The start-up circuit is a small piece of circuitry that is needed in almost all designs, is often taken- for-granted, and maybe because of that, is responsible for many design iterations.
So what is a start-up circuit? Many circuits have more than one stable operating mode and to make sure that the whole system will work correctly, they need one or more of their inputs to be properly initialized. Examples of circuits that need this are flip-flops, oscillators and current references. By forcing a voltage on a node, or a current into a branch, the start-up circuit brings the recipient of the start-up signal in the proper initial state after which normal operation can begin.
Ideally, the start-up circuit reliably and predictably provides its kick-start signal, but then has no impact on the system afterwards. So that means among other things, that the start-up signal will be generated independent of the speed of the supply ramp, that there will be no false triggers on negative supply transients and that static supply current will be near zero.
Start-up circuits are closely related, but not necessarily identical to under-voltage-lockout (UVLO) circuits and power-on reset (POR) circuits. A UVLO turns off a circuit when the supply drops below a preset value, and turns it on again once it rises above this value, often with some hysteresis. A POR generates a reset signal, often to a bi-stable circuit like a flip-flop, every time the power turns-on to bring the flip-flop to a known state.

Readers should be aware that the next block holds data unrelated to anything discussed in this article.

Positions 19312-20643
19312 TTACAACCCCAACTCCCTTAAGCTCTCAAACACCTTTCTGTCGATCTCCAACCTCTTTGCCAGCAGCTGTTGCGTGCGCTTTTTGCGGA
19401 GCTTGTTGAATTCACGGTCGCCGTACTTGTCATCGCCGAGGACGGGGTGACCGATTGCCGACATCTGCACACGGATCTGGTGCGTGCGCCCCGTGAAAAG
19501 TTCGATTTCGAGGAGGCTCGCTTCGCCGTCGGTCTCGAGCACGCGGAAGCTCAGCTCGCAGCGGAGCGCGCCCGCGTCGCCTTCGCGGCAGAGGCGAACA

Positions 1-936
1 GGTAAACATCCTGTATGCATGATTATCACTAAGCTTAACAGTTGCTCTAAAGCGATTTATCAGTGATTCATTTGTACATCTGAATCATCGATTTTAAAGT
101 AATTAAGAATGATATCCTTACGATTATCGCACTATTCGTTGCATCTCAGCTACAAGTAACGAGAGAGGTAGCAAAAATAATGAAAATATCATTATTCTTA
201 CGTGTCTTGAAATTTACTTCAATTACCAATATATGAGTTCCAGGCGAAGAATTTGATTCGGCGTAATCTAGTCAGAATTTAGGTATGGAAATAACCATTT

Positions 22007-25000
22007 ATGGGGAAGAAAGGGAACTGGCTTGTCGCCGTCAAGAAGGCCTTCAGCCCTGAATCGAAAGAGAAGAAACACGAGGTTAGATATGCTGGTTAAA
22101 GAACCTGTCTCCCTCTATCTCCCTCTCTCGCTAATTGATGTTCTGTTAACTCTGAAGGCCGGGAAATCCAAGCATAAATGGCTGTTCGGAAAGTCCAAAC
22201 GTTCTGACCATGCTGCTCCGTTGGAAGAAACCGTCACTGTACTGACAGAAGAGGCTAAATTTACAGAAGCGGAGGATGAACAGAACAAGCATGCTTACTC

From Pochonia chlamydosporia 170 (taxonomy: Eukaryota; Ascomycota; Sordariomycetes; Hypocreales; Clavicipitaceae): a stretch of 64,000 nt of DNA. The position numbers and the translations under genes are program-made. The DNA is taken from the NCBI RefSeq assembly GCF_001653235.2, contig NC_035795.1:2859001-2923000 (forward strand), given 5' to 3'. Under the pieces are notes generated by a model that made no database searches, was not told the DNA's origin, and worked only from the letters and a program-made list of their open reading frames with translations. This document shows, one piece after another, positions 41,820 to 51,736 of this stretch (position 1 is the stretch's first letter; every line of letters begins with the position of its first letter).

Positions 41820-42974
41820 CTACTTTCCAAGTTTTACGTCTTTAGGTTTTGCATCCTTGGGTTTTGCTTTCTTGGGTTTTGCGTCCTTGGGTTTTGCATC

To come to the aid of system engineers, many IC suppliers offer a wide variety of supply monitors, reset circuits or whatever name they choose to use for the function. The supply voltage for which the reset or start-up kicks in can be chosen to match the need of the application, and in general, this value has come down to lower and lower numbers. Our company, for instance, now has one, the TS12001, where the reset voltage can be as low as 800mV. Similarly, the supply currents have come down too, and sub-one micro amp currents are now quite common.
But what if you’re an IC circuit design engineer and you need to design a start up circuit for your IC project? Based on my own experience, there is no one solution that fits all needs and if the number of entries on forums like “EDAboard” and “The Designers Guide” is an indication, the start-up circuit causes problems for many design engineers. At my company, Touchstone Semiconductor, too, I find that we spend a disproportional amount of time during design reviews on these start-up circuits, in an effort to avoid the iterations I mentioned above. And even then it is not easy to prove that the start-up circuit works as intended under all conditions.
So what is your experience with start-up circuits? Do you believe you have the ideal one, or know which to avoid at all cost? As always, I’m very interested to hear your inputs.
Jeroen Fonderie, Vice President of Engineering